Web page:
Hannah Hauxwell - Too Long a Winter

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Nomad64

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Nov 21, 2015
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Does anyone remember Hannah Hauxwell (and her neighbours the Bainbridges) who had 15 mins of fame in the early 1970s following an ITV film of her “off grid” lifestyle (long before living “off grid” became a thing), on a remote farm in Yorkshire?

I only found out about this amazing old girl earlier this week (I g00gled her after some disparaging comments about my sartorial style by my dear old mum! :jawdrop:), I’ve watched the original programme Too Long a Winter and am looking forward to watching the 1990s follow up A Winter Too Many when I get the chance.


Apparently she’s still going strong at 91 although she’s sold up and moved to a more modern house.

A charming and dignified lady eking out a traditional living on her own in a very tough environment - and if you try telling the young people of today......;)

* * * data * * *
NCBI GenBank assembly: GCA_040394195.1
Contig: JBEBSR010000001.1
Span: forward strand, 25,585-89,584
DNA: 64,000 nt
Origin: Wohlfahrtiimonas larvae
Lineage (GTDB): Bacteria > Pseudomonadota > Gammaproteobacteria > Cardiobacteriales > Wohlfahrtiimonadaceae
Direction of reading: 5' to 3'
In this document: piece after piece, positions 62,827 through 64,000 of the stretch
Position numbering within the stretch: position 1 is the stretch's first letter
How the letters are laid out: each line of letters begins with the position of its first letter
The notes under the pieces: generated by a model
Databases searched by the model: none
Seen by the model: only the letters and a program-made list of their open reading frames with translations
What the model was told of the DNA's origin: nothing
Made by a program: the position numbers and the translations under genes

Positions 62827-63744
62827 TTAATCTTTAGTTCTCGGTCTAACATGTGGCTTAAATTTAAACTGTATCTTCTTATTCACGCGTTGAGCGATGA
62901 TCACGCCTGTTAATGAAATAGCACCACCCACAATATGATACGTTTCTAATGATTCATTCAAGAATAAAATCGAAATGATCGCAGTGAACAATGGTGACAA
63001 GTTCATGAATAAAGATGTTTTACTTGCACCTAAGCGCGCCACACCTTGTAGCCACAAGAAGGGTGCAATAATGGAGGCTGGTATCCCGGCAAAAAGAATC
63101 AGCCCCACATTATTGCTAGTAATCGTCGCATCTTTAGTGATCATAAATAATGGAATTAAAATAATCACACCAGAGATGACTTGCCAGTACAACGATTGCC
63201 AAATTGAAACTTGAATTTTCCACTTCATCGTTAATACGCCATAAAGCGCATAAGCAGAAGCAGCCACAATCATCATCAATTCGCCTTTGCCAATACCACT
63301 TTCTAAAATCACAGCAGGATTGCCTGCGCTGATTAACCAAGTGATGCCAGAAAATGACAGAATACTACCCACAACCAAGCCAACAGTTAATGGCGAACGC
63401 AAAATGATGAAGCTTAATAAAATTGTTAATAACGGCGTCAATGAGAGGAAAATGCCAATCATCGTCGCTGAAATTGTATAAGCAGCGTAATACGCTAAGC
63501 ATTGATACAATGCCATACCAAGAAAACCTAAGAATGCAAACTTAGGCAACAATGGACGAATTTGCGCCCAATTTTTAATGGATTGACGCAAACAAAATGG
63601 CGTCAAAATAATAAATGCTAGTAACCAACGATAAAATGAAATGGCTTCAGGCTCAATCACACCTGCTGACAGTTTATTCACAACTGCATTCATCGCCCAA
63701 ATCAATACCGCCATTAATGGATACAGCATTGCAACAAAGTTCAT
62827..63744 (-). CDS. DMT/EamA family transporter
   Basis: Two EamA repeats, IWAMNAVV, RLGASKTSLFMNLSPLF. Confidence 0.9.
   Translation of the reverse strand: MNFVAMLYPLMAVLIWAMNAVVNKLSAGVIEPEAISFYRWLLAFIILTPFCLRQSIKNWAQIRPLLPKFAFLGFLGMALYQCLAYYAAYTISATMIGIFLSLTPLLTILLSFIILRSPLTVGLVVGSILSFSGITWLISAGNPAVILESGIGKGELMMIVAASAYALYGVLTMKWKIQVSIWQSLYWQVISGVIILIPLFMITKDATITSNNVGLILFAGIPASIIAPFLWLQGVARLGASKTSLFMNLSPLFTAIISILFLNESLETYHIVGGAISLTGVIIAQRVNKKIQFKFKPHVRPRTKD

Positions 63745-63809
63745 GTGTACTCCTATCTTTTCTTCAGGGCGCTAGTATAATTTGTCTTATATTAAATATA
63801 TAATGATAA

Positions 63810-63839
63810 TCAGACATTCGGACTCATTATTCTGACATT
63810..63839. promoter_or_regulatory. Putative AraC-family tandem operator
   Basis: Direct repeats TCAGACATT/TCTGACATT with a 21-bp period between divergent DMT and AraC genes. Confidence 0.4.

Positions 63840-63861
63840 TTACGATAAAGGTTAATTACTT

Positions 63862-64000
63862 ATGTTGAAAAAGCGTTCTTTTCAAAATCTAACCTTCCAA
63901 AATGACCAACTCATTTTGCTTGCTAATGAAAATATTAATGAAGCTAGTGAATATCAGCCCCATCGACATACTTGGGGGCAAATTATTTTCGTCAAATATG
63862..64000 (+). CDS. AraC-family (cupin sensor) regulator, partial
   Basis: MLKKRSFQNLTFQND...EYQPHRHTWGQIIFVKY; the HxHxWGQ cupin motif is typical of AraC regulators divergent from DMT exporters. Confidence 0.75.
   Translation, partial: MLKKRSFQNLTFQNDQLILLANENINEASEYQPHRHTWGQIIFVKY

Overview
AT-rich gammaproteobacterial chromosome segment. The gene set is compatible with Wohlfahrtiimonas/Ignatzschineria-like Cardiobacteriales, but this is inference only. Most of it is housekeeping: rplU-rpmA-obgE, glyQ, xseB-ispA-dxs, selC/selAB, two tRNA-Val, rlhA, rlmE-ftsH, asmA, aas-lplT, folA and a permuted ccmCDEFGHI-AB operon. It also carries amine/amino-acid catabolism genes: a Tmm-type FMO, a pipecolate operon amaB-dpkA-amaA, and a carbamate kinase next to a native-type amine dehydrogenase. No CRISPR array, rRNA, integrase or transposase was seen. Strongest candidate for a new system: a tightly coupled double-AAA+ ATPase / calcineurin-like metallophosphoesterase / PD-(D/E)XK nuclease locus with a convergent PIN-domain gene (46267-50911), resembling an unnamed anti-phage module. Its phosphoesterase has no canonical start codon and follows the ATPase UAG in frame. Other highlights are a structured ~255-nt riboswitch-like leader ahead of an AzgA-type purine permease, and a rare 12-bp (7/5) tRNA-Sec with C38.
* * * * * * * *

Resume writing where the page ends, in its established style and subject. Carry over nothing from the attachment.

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Broch

Full Member
Jan 18, 2009
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Mid Wales
Does anyone remember Hannah Hauxwell (and her neighbours the Bainbridges) who had 15 mins of fame in the early 1970s following an ITV film of her “off grid” lifestyle (long before living “off grid” became a thing), on a remote farm in Yorkshire?

I only found out about this amazing old girl earlier this week (I g00gled her after some disparaging comments about my sartorial style by my dear old mum! :jawdrop:), I’ve watched the original programme Too Long a Winter and am looking forward to watching the 1990s follow up A Winter Too Many when I get the chance.

Apparently she’s still going strong at 91 although she’s sold up and moved to a more modern house.

A charming and dignified lady eking out a traditional living on her own in a very tough environment - and if you try telling the young people of today......;)
Yep, pretty incredible, and makes some of our efforts look positively luxurious and amateur.

If you haven't already you should look up Hope L. Bourne and try and find a copy of her book Wild Harvest - similar story but on Exmoor - now sadly gone.
 
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mrcharly

Bushcrafter (boy, I've got a lot to say!)
Jan 25, 2011
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North Yorkshire, UK